This latest novel from Dinah Jeffries takes readers right to the centre of the action in World War II as two women help in the dangerous fight against German occupation in Italy.
One of the most pleasing things about reading a novel by Dinah Jefferies is the way in which she manages to create such strong female characters who are all admirable in the face of adversity.
This has never been more prominent than in her latest novel The Tuscan Contessa, set in the two years before the end of the war as Contessa Sofia de’Corsi and Maxine join in the fight for the resistance by helping the Partisans pass on information to the allied forces. It is a story that is filled with love, grief, anxiety but just as importantly hope – even in the darkest of times.
This is a book that really marks a striking contrast to her previous novels including ‘Before The Rains’ and ‘The Missing Sister’ – both set in exotic locations with descriptions so vivid you feel you are right there with the characters. With The Tuscan Contessa, it comes across as even more striking as much of what is told has basis in historical fact – it is less glamorous and more gritty as descriptions of the aftermath of bombs exploding and the tragedy of two deaths in particular that leave a lasting impression.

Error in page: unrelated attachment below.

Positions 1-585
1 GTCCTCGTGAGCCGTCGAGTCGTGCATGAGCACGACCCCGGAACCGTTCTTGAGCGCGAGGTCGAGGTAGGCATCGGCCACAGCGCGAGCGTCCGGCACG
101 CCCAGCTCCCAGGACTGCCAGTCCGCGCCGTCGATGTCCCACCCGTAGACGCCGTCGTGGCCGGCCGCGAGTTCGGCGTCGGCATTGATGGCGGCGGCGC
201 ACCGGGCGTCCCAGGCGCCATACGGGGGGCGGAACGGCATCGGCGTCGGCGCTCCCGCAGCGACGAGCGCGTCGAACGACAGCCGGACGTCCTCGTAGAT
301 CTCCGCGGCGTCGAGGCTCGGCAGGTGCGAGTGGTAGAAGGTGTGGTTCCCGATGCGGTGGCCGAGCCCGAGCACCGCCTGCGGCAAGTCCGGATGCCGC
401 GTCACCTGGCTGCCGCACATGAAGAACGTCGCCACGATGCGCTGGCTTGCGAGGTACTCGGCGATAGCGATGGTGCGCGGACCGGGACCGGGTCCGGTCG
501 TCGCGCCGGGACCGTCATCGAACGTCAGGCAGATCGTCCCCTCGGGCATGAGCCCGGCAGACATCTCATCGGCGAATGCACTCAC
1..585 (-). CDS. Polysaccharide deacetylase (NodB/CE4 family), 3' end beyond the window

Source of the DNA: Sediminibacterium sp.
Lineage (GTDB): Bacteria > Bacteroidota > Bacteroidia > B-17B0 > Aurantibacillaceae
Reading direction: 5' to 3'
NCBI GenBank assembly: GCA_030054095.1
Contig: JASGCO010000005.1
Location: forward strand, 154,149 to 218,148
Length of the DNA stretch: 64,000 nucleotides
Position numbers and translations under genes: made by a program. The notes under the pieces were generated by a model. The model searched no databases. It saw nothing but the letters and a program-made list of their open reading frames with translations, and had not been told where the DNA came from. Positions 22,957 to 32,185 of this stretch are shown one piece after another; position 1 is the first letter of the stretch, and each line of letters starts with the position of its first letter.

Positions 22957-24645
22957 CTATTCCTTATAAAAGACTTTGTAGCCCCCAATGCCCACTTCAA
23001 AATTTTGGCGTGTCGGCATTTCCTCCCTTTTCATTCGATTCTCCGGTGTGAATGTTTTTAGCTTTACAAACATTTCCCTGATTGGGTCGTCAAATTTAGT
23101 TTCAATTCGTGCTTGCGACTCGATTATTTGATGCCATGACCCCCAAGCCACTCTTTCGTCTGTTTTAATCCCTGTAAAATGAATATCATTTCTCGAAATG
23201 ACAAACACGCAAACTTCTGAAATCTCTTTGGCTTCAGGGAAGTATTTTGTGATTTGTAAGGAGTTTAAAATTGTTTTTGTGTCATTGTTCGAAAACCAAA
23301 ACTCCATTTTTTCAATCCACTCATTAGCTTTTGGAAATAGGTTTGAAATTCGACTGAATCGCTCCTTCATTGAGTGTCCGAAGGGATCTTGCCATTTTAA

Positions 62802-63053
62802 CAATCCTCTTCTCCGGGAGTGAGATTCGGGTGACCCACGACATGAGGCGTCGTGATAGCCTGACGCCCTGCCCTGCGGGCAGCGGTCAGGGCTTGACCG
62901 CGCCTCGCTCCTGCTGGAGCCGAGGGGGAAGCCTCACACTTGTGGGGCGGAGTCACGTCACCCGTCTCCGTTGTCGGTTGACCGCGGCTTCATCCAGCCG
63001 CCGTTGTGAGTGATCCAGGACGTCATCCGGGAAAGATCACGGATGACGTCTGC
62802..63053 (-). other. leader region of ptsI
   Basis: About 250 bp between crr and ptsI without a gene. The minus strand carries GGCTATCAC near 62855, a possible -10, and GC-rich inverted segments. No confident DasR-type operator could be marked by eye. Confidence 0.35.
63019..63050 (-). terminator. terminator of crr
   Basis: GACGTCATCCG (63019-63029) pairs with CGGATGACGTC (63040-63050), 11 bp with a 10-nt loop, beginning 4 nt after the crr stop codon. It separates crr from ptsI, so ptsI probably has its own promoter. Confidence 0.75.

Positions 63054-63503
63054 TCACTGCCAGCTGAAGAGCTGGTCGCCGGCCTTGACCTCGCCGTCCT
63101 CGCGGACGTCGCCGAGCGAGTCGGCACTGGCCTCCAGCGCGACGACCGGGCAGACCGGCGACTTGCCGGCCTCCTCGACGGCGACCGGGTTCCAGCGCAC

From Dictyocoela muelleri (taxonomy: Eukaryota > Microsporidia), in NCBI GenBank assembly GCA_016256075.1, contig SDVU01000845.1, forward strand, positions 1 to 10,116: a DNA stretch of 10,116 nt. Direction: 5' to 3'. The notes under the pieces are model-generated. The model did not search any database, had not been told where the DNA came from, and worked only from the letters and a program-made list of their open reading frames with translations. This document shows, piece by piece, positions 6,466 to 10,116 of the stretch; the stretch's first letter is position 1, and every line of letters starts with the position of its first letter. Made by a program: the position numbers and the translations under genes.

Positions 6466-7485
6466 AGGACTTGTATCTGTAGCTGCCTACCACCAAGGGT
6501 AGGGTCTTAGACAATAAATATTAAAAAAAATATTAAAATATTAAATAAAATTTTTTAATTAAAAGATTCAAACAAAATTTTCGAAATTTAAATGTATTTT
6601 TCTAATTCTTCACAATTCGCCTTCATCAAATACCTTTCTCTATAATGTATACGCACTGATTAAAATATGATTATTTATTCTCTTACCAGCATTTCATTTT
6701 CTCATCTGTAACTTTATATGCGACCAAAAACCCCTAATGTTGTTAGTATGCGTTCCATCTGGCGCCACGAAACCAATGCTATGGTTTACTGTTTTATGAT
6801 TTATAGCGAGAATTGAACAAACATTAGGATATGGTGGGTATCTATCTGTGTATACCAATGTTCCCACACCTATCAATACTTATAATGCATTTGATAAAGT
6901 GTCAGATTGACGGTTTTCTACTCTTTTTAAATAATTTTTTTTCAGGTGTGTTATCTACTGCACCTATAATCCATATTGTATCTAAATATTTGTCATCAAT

The sense of danger and terror of what Maxine and Sofia are trying to do is so apparent on every page that it is difficult to pull yourself out of the story, keeping you compelled to read until the very end. Every detail has been given plenty of thought – not only evidenced in the story itself but in the timeline thoughtfully placed at the beginning to give the reader extra context.
Emotionally, it is also a very raw read as you find out about many characters experiences of the war – told with great frankness and honesty that are plenty of moments that will shock as the reader realises that this was the reality of the war.
It is a story that reveals the great strength and courage of the women in war – Maxine and Sofia are both determined to play their part no matter what the cost is to themselves. Both are equally admirable and by the end you have a strong appreciation for what they go through to try and help the resistance. Nothing is ever sugarcoated.
Overall, The Tuscan Contessa is a powerful and impressive read in the way it merges both history and fiction to tell a compelling story set in the darkest of times. It is beautifully and sensitively told.
By Emma Clarendon
The Tuscan Contessa is available to buy now.